Social Comparison

Social comparison is another common pattern of low self-esteem. Social comparison is the constant comparison of oneself to others. Individuals with low self-esteem tend to compare themselves to individuals who they perceive as better than themselves. They tend to focus on their flaws and compare them to other people’s strengths.

Social comparison can be damaging to one’s self-esteem, and can lead to feelings of jealousy, envy and inadequacy. It is important to recognize that everyone has their strengths and weaknesses, and that one’s worth is not measured by their accomplishments, or by how they compare to others. One way to overcome social comparison is by focusing on one’s own progress and achievements, and by practicing gratitude for what one has.

People-Pleasing

People-pleasing is a common pattern amongst individuals with low self-esteem. People-pleasing is the need to please others and to seek approval from others. Individuals with low self-esteem tend to prioritize others over themselves, and they may struggle with saying no, even when it is in their best interest.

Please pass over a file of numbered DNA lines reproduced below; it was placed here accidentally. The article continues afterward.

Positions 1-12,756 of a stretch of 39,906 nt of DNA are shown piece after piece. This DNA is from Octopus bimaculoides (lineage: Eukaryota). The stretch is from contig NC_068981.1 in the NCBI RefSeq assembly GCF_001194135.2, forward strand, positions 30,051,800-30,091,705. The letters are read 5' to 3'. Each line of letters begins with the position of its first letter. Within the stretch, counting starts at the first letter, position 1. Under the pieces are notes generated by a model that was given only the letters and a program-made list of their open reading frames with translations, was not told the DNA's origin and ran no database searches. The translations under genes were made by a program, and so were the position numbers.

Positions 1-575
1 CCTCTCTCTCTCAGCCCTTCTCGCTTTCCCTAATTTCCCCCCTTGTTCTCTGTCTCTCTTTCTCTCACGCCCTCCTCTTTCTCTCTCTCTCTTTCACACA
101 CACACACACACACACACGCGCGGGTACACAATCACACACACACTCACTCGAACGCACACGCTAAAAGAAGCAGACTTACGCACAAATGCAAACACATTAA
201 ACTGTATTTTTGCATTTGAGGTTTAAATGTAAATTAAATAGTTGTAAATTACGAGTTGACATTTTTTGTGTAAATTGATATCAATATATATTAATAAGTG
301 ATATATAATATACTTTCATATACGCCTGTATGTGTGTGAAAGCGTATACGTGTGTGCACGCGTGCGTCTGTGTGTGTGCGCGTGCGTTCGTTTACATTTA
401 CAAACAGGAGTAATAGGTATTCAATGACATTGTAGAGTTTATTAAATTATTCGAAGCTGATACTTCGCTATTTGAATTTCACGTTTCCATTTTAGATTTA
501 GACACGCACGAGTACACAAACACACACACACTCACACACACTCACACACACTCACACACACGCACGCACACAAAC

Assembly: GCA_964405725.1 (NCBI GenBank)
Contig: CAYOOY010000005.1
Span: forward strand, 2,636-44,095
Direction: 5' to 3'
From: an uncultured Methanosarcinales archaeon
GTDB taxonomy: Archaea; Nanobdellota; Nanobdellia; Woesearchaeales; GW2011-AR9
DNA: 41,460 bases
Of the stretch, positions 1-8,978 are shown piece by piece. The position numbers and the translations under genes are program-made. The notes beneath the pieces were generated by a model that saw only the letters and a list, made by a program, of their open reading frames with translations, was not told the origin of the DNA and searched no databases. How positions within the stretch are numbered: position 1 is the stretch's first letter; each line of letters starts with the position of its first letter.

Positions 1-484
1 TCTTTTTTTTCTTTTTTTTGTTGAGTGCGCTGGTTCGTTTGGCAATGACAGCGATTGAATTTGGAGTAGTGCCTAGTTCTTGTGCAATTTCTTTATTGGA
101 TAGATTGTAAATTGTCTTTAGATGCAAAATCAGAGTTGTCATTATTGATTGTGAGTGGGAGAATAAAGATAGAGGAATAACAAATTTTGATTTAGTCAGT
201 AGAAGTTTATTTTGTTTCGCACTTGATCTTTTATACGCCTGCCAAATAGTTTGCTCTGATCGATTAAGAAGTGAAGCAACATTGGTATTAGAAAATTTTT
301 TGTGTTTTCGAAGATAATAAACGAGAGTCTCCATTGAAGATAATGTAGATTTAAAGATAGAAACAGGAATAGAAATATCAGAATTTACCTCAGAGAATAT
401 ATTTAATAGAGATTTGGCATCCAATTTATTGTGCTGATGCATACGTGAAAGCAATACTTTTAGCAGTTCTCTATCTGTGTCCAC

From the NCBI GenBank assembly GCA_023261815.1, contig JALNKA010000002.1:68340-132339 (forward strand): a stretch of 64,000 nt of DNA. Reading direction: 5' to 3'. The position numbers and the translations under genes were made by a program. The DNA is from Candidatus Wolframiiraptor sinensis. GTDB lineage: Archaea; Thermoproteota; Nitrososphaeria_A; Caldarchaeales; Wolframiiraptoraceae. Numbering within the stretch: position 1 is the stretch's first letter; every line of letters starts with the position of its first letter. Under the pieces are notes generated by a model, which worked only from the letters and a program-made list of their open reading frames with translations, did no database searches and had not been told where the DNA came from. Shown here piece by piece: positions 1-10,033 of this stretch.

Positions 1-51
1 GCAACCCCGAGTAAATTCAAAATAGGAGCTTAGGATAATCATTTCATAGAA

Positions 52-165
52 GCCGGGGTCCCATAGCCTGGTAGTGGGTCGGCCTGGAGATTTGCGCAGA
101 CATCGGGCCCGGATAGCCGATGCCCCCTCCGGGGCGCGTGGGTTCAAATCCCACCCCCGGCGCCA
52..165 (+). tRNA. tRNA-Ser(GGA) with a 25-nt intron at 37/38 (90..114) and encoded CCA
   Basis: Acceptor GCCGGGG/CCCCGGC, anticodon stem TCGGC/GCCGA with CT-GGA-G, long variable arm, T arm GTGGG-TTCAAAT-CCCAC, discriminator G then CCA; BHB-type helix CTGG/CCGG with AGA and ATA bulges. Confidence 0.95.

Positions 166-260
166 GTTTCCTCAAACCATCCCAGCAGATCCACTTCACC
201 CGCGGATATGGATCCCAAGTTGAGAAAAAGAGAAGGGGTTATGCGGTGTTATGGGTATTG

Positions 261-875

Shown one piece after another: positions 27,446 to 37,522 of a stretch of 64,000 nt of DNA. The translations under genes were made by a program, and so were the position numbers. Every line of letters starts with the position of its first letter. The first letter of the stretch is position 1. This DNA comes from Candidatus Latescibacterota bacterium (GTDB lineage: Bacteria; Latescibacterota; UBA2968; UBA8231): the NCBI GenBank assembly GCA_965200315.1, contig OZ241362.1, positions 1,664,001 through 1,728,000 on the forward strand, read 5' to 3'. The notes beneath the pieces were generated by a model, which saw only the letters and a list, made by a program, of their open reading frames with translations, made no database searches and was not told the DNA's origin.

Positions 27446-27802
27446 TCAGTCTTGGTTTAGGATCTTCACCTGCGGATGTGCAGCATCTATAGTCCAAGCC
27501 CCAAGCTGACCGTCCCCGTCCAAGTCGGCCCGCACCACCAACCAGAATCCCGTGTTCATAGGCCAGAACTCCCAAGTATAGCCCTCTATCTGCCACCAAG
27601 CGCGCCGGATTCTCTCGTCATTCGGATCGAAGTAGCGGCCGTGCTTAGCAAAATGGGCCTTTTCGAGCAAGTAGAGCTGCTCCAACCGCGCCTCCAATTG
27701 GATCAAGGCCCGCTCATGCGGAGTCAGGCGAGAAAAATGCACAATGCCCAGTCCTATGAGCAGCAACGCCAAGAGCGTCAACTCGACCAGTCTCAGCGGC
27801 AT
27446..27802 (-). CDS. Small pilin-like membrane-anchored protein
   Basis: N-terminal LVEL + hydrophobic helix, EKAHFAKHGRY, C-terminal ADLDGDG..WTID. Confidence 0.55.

People-pleasing can be exhausting and can lead to significant stress and anxiety. It can cause individuals to neglect their own needs and desires, which can lead to feelings of resentment and anger. It is important to recognize that it is okay to say no, and that one’s worth is not determined by how much they please others. One way to overcome people-pleasing is by setting boundaries, and by learning to prioritize one’s own needs and desires.

In conclusion

Low self-esteem can be challenging, but it is not permanent. With the right tools and support, individuals can work towards improving their self-worth, and their mental health. It is important to recognize the common patterns of low self-esteem, and to work towards overcoming them. By challenging negative self-talk, letting go of perfectionism, practicing gratitude, and prioritizing one’s own needs and desires, individuals can work towards improving their self-esteem and leading a happier, healthier life.

FAQs